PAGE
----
Tales from the Garden – Beautiful June
We have had many photos of members’ peonies on the Caley website recently, but I couldn’t resist adding this beautiful white Duchesse de Nemours. I can’t remember it ever having so many flowers and they have continued to refresh themselves for many weeks. It is beautifully scented too.
Astrantia never seems to last long, but it is very decorative when in flower like this and seeds itself successfully. Foxgloves too seed around the whole garden and have settled here gracefully against the very old double cherry between the house and the road.
Herbaceous plants are not yet in full flow, but one or two shrubs are keeping the show going in the lull after the vivid colours of Spring have faded. This blue Hebe, for which I haven’t got a name, flowers profusely over a long period and is gently scented too. It is rather large and doesn’t like being cut back into old wood, but it is in a good place here near to the entrance from the road.
We don’t grow many roses, but I have been trying to persuade this Rosa moysei ‘Geranium’ to do better. Perhaps its place, right against the west wall, doesn’t suit it well, for it has been a poor grower and never produces many of these lovely flowers. The hips are wonderful too, but I think the pigeons must be partial to them, for they suddenly disappear just when they are beginning to look good.
Far more successful is this interesting shrub, described in 2016 as a new introduction by Bluebell Nursery which used to attend the Gardening Scotland Show. It is Sinocalycanthus raulstonii ‘Hartlage Wine’ and came from the Raulston Arboretum in North Carolina. I wonder if we couldn’t just call it Calycanthus, or Allspice, which is more familiar. The flowers appear over a long period and are very vivid, fading attractively to a paler shade. It is quite vigorous and fills one of the few south-facing spots in the garden.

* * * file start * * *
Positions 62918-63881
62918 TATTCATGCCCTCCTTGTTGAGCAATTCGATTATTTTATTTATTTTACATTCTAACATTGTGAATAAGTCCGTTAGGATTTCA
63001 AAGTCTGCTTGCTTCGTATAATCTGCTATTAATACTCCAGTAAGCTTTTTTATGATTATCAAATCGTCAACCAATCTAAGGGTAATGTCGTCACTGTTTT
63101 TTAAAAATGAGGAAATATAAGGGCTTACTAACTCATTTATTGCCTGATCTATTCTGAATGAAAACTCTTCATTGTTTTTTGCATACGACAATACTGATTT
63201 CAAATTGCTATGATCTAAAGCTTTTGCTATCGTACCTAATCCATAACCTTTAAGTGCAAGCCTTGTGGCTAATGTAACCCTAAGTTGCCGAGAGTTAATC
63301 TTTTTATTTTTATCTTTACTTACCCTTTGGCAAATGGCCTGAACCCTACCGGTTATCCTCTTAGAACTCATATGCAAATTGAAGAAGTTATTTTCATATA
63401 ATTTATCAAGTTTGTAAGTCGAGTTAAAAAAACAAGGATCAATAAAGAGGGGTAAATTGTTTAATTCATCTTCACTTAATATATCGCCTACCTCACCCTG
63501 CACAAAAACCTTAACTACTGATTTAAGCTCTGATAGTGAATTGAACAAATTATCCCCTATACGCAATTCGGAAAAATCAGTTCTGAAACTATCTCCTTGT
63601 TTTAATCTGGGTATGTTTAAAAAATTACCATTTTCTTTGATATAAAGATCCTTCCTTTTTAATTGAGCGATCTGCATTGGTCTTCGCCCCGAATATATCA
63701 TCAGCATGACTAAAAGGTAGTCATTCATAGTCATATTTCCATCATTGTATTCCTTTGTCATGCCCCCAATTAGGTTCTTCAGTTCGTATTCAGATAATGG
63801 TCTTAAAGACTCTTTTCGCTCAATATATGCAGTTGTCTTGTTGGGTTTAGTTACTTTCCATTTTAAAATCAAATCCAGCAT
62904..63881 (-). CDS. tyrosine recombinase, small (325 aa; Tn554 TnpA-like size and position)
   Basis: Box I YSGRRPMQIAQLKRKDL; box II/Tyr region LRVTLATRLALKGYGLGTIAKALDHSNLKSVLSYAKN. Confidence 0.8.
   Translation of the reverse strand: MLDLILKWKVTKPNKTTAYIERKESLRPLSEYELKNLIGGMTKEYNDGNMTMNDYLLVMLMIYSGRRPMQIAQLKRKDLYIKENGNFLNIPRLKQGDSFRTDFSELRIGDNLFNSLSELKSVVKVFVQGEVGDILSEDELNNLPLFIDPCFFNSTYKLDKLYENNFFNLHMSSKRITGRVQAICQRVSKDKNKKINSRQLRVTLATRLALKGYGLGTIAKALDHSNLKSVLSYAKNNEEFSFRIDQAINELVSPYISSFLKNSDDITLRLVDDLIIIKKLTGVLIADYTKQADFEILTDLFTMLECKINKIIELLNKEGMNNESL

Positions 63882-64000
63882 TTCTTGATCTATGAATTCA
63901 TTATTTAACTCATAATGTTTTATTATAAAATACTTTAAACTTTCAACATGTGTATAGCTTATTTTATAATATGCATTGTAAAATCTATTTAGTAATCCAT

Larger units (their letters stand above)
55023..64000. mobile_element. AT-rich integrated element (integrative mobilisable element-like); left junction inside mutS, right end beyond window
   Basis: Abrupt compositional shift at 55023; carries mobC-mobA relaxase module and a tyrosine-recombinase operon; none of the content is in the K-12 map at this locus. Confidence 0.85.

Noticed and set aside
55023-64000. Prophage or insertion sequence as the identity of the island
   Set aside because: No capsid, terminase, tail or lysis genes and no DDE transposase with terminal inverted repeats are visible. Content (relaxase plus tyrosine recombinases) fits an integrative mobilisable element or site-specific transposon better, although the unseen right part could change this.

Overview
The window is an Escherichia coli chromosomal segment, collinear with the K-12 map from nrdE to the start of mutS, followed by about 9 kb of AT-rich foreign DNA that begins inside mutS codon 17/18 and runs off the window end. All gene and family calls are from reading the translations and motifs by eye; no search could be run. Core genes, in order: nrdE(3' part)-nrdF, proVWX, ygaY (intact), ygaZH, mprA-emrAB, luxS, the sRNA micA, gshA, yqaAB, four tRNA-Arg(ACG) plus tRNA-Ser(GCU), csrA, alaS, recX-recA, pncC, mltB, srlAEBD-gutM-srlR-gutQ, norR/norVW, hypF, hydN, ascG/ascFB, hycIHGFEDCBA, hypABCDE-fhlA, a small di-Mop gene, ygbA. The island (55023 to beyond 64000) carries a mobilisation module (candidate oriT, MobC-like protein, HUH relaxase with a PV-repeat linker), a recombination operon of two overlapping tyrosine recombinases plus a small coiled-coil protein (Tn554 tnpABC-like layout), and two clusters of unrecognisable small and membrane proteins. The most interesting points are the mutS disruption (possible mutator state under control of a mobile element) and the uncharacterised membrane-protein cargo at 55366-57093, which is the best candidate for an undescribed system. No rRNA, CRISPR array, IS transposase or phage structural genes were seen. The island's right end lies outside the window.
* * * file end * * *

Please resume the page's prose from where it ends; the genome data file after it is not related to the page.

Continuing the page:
This scene, at the bottom of the steps leading to the top gate, is something of a homage to the greenhouse as both the pot of Diascias and the pink Argyranthemums were overwintered in the frost free greenhouse and so are much more advanced than others planted this year. The purple Dactylorhiza majalis are at their best, but do the three colours set each other off or not? I am not quite sure.
We may have been unable to have our garden opening but we do have one regular visitor in the form of this fox which we see most days and she always sets the dogs barking.
It has been a great year for bees and perhaps for frogs too. These, the old and the young, are resident of the greenhouse along with several others, and make an occasional appearance when the oxalis they like to live amongst is watered.
All photos taken recently at Redcroft.